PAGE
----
Koalas have home ranges and attachments to particular trees, but they also need to move – to escape fire and to live, breed, expand their gene pool and maintain disease resistance.
The Macarthur region in Sydney is host to a historically continuous population of koalas, known as the Campbelltown population.
The population of between 250 and 500 koalas is surviving in a landscape that is predominantly native bushland, connected to rural farmland or peri-urban environment. It is one of the few remaining populations in the Sydney region and is considered to be healthy plus uniquely Chlamydia free.
Governments and Boards will be rolled if they are not acting on Climate - that's the conclusion from the recent election and the collapse this week of the AGL Board (Australia's biggest polluter).It was not only Mike Cannon-Brookes but several major funds that forced AGL to backtrack on the de-merger - that was aiming to quarantine the company from necessary emission reductions. Many other funds and activist shareholders are placing pressure on industrial polluters to also address Paris CoP21 targets (set in 2015). Watch this space!https://www.theguardian.com/business/2022/may/30/agl-demerger-plan-mike-cannon-brookes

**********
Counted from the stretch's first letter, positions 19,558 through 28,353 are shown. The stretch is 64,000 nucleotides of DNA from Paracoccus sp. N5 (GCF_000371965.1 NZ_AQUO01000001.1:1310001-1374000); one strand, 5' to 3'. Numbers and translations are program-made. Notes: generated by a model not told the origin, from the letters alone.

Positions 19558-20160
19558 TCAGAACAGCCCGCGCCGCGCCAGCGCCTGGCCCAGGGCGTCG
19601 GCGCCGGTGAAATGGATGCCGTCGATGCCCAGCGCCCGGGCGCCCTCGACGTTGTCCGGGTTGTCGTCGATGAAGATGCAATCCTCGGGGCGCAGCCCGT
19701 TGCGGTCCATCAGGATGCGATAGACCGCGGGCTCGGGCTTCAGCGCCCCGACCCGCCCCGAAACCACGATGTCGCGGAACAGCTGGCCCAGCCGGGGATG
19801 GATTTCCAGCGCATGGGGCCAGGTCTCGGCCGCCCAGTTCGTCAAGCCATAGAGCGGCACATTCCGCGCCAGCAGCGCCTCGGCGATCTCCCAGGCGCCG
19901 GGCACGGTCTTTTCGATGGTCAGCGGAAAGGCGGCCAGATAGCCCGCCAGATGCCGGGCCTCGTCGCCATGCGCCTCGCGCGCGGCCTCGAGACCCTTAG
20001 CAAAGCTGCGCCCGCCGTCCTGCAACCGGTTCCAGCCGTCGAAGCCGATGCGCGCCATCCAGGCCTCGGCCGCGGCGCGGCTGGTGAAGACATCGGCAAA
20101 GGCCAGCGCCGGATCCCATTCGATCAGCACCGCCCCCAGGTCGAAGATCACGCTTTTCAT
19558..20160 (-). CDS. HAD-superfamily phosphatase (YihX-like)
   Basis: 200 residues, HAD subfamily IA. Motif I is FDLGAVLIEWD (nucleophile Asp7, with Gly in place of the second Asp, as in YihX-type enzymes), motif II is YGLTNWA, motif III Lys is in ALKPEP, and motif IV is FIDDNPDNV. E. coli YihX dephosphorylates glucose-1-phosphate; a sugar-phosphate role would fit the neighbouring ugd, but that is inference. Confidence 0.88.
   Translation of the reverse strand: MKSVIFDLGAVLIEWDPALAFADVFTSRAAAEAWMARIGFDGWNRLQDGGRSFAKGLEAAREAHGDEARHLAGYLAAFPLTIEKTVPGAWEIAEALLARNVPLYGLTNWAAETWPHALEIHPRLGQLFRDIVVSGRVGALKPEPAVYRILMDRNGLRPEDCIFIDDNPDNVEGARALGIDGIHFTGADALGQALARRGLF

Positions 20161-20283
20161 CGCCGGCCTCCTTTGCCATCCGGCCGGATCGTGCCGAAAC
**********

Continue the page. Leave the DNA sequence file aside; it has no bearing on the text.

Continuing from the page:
Natural disasters continue to intensify in occurrence and capacity, costing Australia an average $38 billion per year.
Using behavioural research and insights, HCL Technologies and its design consultancy Symplicit are taking a data-first approach to address post-catastrophe impacts like the Queensland floods.
Symplicit created an interactive systems map that puts residents and small business owners at the centre of disaster response and recovery. The map helps to prioritise responses, coordinate approaches, and utilise resources to better meet staff and community needs. It tells the story of complex interactions in the disaster recovery ecosystem in a simple, digestible and digitally accessible format.
“Big Oil Reality Check,” was released 24th May 2022 by Washington, DC-based Oil Change International
in collaboration with over 35 global organizations. The report, which
updates a 2020 study, analyzes the latest climate pledges of
BP, Chevron, Eni, Equinor, ExxonMobil, Repsol, Shell, and TotalEnergies
against alignment with the 1.5C temperature
goal in the Paris Agreement. The report lists over 200 expansion projects by the majors over the next 3 years that could create an additional 8.6 billion tonnes (Gt) of emissions. All eight companies’ climate pledges were judged as grossly insufficient! Time to change direction?https://electrek.co/2022/05/24/heres-where-big-oil-stands-on-climate-plans-and-its-not-good/